Instead you should have a reasonable working knowledge of the historical perspective (when someone mentions "Blavatsky" don't say "Who's he?") but discount modern day Theosophy totally.
Blavatsky wrote a large number of thick books (Isis Unveiled, The Secret Doctrine) packed full of detail a la Golden Bough interspersed with very complicated creation mythologies which don't really improve much on the Genesis one, but certainly took up more space.
She also discredited the business of Secret Masters which must have been very upsetting for the leaders of a number of vague occult groups who depended on the aid of Secret Masters to get unpopular decisions carried out. Well, it must be difficult to differentiate between letters from Mahatmas that have just materialised, and letters that an accomplice has pushed through a hole in the ceiling.
Hidden Chiefs or Mahatmas - Blavatsky's mystical pen pals: a nice bunch of adepts from Tibet who used to make letters to her materialise round the house in the oddest little corners. Absolutely nothing to do with people crawling through the attic and dropping letters through cracks in the ceiling. Honest.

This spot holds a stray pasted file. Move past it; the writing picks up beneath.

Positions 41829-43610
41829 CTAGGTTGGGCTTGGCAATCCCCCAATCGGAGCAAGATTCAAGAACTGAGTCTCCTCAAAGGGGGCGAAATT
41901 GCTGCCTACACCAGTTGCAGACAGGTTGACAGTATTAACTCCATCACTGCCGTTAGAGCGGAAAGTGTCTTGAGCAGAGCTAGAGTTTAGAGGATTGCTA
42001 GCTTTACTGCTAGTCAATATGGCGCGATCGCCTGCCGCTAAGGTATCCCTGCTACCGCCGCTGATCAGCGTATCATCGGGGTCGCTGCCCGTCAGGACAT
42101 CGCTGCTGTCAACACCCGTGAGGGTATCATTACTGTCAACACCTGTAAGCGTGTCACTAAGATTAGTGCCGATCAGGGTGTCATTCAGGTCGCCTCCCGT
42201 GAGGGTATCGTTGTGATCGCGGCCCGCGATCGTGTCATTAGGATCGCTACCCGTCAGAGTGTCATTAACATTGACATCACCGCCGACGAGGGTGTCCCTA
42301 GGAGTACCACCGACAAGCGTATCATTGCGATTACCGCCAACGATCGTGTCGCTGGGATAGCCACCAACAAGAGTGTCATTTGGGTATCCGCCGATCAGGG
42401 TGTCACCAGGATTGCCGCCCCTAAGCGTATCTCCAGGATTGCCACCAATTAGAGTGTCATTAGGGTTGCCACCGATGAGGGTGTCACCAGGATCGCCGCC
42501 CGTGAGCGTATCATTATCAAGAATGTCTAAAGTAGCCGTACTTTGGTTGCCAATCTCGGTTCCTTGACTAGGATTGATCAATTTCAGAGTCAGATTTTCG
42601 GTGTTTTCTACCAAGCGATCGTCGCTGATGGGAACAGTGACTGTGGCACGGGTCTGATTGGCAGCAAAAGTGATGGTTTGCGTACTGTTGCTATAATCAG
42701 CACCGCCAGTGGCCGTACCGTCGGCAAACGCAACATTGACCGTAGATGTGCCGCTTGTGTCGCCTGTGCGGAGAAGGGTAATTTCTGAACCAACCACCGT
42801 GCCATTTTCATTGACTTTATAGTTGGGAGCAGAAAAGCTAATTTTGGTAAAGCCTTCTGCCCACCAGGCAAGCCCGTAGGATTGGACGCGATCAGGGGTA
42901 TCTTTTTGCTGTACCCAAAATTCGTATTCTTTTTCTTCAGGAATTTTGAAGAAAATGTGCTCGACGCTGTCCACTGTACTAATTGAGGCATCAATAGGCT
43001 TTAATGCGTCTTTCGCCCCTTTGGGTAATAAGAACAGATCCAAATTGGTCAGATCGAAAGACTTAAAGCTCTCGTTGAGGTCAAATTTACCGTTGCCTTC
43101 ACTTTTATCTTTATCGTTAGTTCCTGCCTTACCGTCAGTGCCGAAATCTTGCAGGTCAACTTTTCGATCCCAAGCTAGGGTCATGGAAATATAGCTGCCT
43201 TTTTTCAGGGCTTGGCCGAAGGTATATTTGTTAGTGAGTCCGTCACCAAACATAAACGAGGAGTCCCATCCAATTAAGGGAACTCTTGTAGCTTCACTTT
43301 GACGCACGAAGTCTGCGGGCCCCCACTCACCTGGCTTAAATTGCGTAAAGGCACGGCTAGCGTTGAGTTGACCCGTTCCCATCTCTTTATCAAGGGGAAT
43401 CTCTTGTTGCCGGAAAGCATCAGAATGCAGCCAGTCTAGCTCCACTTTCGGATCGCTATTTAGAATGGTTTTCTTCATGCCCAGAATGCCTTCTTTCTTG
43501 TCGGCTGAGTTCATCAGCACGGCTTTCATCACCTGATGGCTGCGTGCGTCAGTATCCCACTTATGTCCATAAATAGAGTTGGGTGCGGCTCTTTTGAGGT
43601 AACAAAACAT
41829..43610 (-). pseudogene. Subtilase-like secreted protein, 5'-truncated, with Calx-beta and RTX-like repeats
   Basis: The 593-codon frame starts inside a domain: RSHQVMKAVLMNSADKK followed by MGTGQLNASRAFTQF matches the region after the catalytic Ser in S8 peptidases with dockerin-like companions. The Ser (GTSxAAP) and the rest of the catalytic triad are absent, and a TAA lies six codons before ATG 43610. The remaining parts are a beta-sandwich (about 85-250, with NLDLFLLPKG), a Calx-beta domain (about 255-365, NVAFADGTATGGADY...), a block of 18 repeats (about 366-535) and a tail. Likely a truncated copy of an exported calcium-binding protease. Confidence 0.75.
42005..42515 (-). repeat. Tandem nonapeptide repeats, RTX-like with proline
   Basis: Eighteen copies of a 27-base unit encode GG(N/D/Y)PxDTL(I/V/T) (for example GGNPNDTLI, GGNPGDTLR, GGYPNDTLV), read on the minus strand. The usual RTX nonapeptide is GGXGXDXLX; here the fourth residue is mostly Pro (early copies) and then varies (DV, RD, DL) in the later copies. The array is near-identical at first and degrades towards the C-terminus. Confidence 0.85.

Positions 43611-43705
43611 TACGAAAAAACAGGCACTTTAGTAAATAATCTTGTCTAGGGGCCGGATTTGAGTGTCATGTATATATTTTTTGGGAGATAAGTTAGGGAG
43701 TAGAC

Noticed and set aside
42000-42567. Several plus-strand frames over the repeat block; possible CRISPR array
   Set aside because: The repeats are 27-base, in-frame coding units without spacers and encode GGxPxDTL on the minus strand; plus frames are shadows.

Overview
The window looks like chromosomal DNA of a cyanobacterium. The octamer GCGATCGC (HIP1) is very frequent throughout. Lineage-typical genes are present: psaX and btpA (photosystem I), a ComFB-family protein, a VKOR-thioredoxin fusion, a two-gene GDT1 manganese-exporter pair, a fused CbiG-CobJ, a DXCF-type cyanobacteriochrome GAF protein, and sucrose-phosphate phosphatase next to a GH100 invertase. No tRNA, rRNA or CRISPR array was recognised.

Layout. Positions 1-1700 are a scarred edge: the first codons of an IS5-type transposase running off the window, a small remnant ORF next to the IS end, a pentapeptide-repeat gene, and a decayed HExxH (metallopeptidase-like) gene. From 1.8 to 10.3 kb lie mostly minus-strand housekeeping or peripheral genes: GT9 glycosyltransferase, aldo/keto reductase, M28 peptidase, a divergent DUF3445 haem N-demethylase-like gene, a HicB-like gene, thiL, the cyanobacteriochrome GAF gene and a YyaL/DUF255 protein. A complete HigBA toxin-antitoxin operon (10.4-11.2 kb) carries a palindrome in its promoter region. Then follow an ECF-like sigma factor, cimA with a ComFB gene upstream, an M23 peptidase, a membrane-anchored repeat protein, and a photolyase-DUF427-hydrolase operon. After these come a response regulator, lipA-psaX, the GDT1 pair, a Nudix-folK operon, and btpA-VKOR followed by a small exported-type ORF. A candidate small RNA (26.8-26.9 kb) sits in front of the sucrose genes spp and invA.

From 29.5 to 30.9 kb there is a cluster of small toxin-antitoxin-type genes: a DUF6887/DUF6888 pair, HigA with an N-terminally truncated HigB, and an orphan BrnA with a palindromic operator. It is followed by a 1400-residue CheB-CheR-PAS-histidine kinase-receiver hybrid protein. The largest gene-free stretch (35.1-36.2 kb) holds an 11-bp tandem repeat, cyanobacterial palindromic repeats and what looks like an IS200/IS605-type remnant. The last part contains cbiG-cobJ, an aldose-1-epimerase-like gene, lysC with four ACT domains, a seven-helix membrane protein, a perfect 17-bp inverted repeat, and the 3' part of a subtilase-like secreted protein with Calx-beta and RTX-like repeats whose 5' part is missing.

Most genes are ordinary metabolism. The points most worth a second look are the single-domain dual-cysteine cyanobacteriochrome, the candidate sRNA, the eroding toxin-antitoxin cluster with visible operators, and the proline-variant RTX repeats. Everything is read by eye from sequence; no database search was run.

Astral Light - Something like a personal anglepoise but cheaper to run.
Samuel Liddell Mathers was actually a Scot so he probably had as much right to claim to be a Highland chieftain as any of the modern occultists, although suddenly discovering the title le Comte de Glenstrae was thought a little extravagant. If he had stuck to his first assumed name, MacGregor Mathers, probably no-one would have noticed.
He was one of the founders of the Hermetic Order of the Golden Dawn and by far the most interesting. He ended up in France having long chats with Hidden and/or Secret Chiefs whom only he could talk to, and becoming gradually more and more obsessed by Black Magic. As well as finding a title he didn't know he had, he discovered a Third Order of a level of initiation that no-one else seemed to know about.
This didn't go down with the run of the mill Golden Dawners who threw him out of the order. At this Mathers sent Crowley from France in full Highland costume with a golden dagger at his side to snatch back the Temple.The Golden Dawners said 'Go away' and Crowley decided to take them to court instead. Don't ask why he didn't use magic. Mathers then fell out with Crowley too. You can't help feeling that a copy of How to Win Friends and Influence People would have been invaluable in these circles.
Interests: Ritual/Black Magic and talking to Secret Chiefs. Obscurity rating: 8/10.
Stanilas de Guaita (1871 1898)
De Guaita was by far the most fun of French occultists that followed Levi. He is best known for having an astral battle with a certain Joseph-Antoine Boullan, a defrocked priest who came up with the perfectly reasonable theory that you approached God by having sexual intercourse with celestial beings.